Tuesday, January 02, 2007

Memoir of a cluttered mind

by Judith Evans Thomas

With each passing year I find that my ability to concentrate for long periods of time has decreased. At first I assumed it was the process of aging or, going to extremes, a brain tumor. Worse yet, Altzheimers. I watched my stepfather die of that and quickly put it out of my mind. Or did I stop concentrating and just forget? I obsessed over this decreased ability for a couple of months until I had put myself into a real funk.

Last week I googled "concentration" and aside from a dizzying array of sites offering to help me, motivate me, cure me, and medicate me, one paragraph stood out as if it had been dipped in fluorescent paint and shot through the screen.

And this is the first paragraph that has changed my life:

Self Talk
Many people are not aware that as we perform tasks, including studying, we talk silently to ourselves. "Self talk" can be motivating - praising accomplishments, helping to sort out what to do next, monitoring progress and achievement. However, if it becomes overly evaluative or critical, self talk can have a negative effect on concentration. Have you ever started to write a paper, then given up in frustration because you can't even get through the first paragraph? An overly critical "inner editor" may be the culprit. Comparing your abilities to that of other students and having unrealistic expectations about how long or well you "should" be able to concentrate may also contribute to negative self talk. With coaching, you can learn to manage this distracting internal chatter.

Do you talk to yourself while writing? I do. It is distracting and tiring... like writing twice... without editing. I'm doing it now while writing this. I hear the words in my head and think about how they will read. Too much chatter kills the inner muse.

The second factoid that jumped out at me was the one about clutter. My desk is filled with "things to do." One folder marked "urgent" contains bills, thank you notes I need to write, column deadlines with ideas, to do lists about my novel, agent, kitchen granite and trip schedules. And this is when I realized that there was nothhing wrong with my mind. I was cluttered and chatty.

How do you deal?


Anonymous said...

Funny you should blog about this topic today, Judith, since it's the first day of the new year for me---the day when I de-clutter my head and get back to work on my manuscript. I'm stripping all the stuff out of my life that will derail my concentration. Thanks for the pep talk!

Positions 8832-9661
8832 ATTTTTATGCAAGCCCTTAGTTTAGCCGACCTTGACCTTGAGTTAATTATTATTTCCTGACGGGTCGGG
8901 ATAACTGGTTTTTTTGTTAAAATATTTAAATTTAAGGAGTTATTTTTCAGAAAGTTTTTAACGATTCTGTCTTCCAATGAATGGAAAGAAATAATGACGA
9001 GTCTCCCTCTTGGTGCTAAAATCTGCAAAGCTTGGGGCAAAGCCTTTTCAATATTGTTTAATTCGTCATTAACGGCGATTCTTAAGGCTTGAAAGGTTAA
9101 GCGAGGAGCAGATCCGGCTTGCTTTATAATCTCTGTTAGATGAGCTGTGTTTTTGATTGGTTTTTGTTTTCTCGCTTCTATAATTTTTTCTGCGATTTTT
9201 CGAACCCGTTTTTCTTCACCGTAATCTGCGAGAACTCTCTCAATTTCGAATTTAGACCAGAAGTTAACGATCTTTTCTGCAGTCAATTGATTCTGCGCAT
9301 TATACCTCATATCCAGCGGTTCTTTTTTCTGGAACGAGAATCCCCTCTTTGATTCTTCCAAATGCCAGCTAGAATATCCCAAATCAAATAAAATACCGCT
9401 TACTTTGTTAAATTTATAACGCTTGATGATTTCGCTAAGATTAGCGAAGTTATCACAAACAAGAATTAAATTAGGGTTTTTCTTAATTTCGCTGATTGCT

Anonymous said...

Thanks, Judith! I've found that lately (OK, maybe not just "lately") I find myself going downstairs for something and then wondering, once I got there, what it was I wanted. With my dad in the midst of Alzheimers, that's always the first thing that pops into my head. But the inner chatter sounds like a much more plausible reason.

Anonymous said...

Creative people like ourselves are always thinking about several things at once. I have been forgetful my entire life, so when I am older, I'll know not to blame it on age. My mind has always been thinking about something more exciting than what I'm actually doing. Right now, I'm thinking about busting out my paints. hmmm. good idea.

Thanks, Judith, that was an interesting topic for today.

Anonymous said...

When my thoughts are scrambled and I can't remember something, I like to tell people my brain is full. It can't possibly hold any more information.

Anonymous said...

I can sure relate to the "negative self-talk" issue. What I've decided about myself is I find it easier to add something than to eliminate it. So I started working on positive pep talks to replace my interal chatter. I can't say I do it all the time, but sometimes I catch myself going spontaneously into the, "You can do it!" speach.

Anonymous said...

Thanks all. De clutter sounds wonderful. So what do I do with the bills? :)

I think we all need to share a secretary/assistant who will do it for us.